Is the season over? No, but it’s getting late early. Brian Flores’ defense had acquitted itself fairly respectably in the first two games, even if the limitations were obvious. On Sunday, the unit was diced up by Justin Herbert and Co., unable to pressure him enough or cover on the back end. The Chargers threw 48 passes — 41 were completed, and Vikings DBs batted away only three throws. Actually, Akayleb Evans could have made it four, but his deflected pass went right to Joshua Palmer for a TD. That was bad luck, but the reality of the situation is that the defense has little chance to hang with elite offenses.

Yahoo Sports: Frank Schaub, #24 (down 1 from 23)

Let’s run this stat back: The Vikings were 11-0 in one-score games last season, an NFL record, and this season they’re 0-3. It seems like the Vikings are by far the best of the winless teams, but it’s tough to come back from 0-3. Only six teams in the Super Bowl era started 0-3 and made the playoffs. Since 2002, only one of 99 teams (the 2018 Texans) that started 0-3 made the postseason, via Fox 9 in Minnesota. The Vikings have lost three games by 13 combined points and are in a world of trouble.

USA Today: Nate Davis, #24 (No Change)

WR Justin Jefferson might be your early Offensive Player of the Year, on pace for nearly 2,600 receiving yards. Unless it’s QB Kirk Cousins (league-high 96 completions, 1,075 yards and 9 TDs). Question is, will “KFC” – should he? – finish the season with presently winless Minnesota?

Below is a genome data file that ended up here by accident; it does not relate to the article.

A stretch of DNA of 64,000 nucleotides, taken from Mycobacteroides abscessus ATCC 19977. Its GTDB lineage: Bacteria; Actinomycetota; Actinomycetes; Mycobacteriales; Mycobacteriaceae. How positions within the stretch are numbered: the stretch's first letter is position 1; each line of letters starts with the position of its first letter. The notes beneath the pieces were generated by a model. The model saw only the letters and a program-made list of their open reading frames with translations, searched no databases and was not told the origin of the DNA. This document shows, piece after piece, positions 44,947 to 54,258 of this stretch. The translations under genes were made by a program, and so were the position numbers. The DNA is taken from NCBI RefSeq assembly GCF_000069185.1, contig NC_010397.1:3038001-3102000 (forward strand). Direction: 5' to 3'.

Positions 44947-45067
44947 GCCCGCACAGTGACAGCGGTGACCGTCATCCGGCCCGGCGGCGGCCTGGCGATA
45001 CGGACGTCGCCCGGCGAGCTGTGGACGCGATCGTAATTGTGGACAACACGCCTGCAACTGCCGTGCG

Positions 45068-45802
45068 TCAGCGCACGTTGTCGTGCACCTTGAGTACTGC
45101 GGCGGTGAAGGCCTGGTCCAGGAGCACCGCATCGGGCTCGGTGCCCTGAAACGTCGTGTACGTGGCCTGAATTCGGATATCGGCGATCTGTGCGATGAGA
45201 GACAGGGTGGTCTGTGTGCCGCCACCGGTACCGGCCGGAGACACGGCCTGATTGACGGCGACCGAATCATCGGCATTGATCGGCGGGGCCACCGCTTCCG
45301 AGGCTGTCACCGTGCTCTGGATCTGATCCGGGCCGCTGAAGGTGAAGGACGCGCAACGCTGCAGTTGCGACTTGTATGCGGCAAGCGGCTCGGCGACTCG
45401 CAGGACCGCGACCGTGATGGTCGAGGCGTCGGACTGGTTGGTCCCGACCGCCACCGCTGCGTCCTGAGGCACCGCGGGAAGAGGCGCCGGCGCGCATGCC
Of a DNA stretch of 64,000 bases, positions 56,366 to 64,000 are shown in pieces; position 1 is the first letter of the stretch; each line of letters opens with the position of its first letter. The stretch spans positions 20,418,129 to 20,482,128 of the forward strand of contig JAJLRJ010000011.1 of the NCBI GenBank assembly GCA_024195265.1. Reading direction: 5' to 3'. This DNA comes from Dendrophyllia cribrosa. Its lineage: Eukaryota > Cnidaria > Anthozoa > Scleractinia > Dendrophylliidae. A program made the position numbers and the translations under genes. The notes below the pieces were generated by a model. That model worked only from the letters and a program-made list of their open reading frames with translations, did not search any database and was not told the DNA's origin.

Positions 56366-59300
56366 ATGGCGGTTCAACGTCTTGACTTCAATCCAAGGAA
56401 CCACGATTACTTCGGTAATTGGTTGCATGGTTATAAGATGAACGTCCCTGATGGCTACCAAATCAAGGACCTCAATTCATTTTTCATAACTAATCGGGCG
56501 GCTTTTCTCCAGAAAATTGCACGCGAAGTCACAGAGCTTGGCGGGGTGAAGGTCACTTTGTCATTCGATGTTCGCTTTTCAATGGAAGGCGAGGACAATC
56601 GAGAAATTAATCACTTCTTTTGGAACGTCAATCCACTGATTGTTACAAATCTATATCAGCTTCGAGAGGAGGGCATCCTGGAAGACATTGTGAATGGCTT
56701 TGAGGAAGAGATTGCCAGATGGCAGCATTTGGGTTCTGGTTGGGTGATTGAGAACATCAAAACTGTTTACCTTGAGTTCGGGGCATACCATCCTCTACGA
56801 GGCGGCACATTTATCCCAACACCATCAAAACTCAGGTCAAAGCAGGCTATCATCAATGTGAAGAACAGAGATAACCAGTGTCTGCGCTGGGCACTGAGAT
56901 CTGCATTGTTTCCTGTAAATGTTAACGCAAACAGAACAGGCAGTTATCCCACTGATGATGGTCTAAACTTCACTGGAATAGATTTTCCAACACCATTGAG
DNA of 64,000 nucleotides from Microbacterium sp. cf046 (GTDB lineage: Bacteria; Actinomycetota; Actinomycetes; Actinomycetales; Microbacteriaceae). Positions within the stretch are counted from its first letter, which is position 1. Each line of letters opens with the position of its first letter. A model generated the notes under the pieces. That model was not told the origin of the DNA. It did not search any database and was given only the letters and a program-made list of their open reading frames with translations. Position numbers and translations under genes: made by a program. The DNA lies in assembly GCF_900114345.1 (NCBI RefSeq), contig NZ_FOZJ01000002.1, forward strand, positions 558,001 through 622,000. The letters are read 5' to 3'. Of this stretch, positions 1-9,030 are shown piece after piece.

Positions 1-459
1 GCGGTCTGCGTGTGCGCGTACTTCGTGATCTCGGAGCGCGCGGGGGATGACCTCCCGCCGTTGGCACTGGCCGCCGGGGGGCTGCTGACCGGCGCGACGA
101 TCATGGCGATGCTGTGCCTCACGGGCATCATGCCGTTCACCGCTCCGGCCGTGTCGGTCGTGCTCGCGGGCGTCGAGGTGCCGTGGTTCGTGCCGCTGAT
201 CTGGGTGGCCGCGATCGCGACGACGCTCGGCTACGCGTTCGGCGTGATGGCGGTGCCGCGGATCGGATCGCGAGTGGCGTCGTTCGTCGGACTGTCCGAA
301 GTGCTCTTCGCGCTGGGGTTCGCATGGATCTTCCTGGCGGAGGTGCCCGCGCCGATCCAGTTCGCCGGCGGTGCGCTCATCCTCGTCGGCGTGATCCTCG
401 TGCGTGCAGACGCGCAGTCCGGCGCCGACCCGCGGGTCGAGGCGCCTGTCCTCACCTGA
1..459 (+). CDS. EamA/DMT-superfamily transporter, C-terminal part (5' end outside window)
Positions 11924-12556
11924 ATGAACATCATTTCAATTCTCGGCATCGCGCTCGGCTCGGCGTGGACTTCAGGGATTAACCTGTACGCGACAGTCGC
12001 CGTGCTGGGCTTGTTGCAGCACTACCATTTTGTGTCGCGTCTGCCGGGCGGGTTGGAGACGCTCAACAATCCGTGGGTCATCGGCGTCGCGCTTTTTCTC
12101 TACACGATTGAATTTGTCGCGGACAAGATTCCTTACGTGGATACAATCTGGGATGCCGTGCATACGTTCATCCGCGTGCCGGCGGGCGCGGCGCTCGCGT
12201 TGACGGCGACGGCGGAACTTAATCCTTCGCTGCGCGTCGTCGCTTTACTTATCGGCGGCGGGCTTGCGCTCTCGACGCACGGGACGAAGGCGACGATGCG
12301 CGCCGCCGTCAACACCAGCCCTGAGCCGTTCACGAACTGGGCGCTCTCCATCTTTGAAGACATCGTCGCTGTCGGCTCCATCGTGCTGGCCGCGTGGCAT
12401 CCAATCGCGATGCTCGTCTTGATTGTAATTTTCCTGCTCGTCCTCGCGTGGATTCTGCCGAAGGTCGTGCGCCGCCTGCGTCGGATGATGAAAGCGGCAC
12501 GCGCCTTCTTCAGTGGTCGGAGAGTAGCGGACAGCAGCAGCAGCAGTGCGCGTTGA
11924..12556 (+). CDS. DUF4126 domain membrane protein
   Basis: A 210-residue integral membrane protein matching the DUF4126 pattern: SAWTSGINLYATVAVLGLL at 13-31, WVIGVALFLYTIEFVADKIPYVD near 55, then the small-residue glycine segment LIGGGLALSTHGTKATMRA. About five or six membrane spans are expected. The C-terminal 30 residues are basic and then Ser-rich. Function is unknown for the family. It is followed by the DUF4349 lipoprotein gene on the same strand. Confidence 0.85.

Bleacher Report: #23 (down 2 from 21)

On Sunday, Kirk Cousins of the Minnesota Vikings became the fifth quarterback in NFL history to throw for 325 yards and two scores in each of his first three starts in a season, per the NFL’s communications department.

However, he also threw the interception that probably ended any real chance the Vikings had of making the playoffs in 2023.

Last year, the Vikings played in 11 one-score games and won them all. This year, the Vikings have played in three one-score games and lost them all.

Just about everything that could go wrong has for the Vikings. Their minus-seven turnover differential is tied for the worst in the league. The Vikings are once again a dumpster fire defensively, allowing the seventh-most yards and points per game after ranking 31st in total defense last season.

Cousins’ game-sealing pick came after the team squandered precious seconds deciding on a play call near the goal line. After the game, Cousins told reporters the indecision was caused by an inability to hear the play call—because of the Vikings’ own fans.